‘Impaired with alcohol,’ Air Transat pilots denied bail in Glasgow

Two Air Transat pilots were arrested at Glasgow Airport on Monday, shortly before their flight was due to take off

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Two television personalities whose flight from Scotland to Toronto was postponed by a day after both pilots were arrested on suspicion of drunkenness said they were frustrated by the delay but relieved that their safety wasn’t jeopardized.

Colin McAllister and Justin Ryan — best known for their interior design shows on HGTV and other networks — were among the passengers whose travel plans were derailed by the arrest of two Air Transat pilots at Glasgow Airport on Monday, shortly before the flight was due to take off.

“The airline actually did the right thing, they made sure that we weren’t flying with these people, they made sure that people were looked after last night and I think they tried to take away as much of the hassle as possible,” McAllister said after they landed at Toronto’s Pearson airport.

The pair, who are from Glasgow but also own homes in Toronto and the Muskoka region, said passengers were waiting for hours in the airport lounge before the flight was officially cancelled due to “operational” issues.

“We all thought it was a technical issue but it turns out it was human error,” McAllister said.

Air Transat confirmed two crew members were arrested but declined to comment further, saying it will “await the results of the investigation and judicial proceedings.”

Police in Scotland said the pilots, aged 37 and 39, were charged with being “impaired through alcohol.”

The BBC identified them as Imran Zafar Syed and Jean-Francois Perrault. The Scottish Sun newspaper reported that the pair was charged under section 93 of the United Kingdom’s Railway and Transport Safety Act. That regulation precludes people from conducting aviation functions “at a time when the proportion of alcohol in (their) breath, blood or urine exceeds the prescribed limit.”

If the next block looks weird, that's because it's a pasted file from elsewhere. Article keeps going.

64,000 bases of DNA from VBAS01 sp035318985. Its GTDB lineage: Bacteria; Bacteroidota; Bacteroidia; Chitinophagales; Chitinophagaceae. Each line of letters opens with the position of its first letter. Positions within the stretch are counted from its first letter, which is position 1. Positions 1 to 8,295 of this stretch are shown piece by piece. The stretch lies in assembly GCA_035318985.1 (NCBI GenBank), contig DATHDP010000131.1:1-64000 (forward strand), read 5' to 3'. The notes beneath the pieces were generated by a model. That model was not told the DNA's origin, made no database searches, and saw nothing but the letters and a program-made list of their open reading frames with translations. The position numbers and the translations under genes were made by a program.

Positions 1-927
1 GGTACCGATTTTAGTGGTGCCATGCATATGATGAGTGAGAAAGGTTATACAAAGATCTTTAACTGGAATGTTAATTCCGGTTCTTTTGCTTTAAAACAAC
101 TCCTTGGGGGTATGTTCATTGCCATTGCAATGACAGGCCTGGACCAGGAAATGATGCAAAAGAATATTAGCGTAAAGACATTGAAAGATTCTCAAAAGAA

The newspaper said the pilots were denied bail after being deemed a flight risk.

Canadian aviation regulations prohibit any aircraft crew members from working while intoxicated or within eight hours after having an alcoholic drink.

The Air Line Pilots Association, International, which represents airline pilots, said it does not comment on ongoing investigations but stressed that instances of substance abuse are “extremely rare” among its roughly 53,000 pilot members, including those who fly for Air Transat.

“The airline piloting profession in North America is one of the most highly scrutinized careers, and airline pilots’ professionalism has contributed to making flying the safest form of transport for passengers and air cargo shippers,” the association said in an email.

Passengers were put up in hotels while they waited for a new flight to Toronto on Tuesday, the airline said.

McAllister said they were also given an airline voucher worth a few hundred dollars and that, for the most part, passengers seemed to take the disruption in stride.

But others took issue with what they considered a lack of transparency from the airline.

“When we arrived this morning, they didn’t give us any further information until we saw it in the newspaper,” said Fahra Murad, who lives in Toronto. “They should have kept us informed from the beginning so that we knew what we were facing up against.”

Murad said the delay cost her a day of vacation since she wasn’t able to return to work on schedule.

Air Transat runs charter and scheduled flights between Canada and several European and Caribbean destinations.

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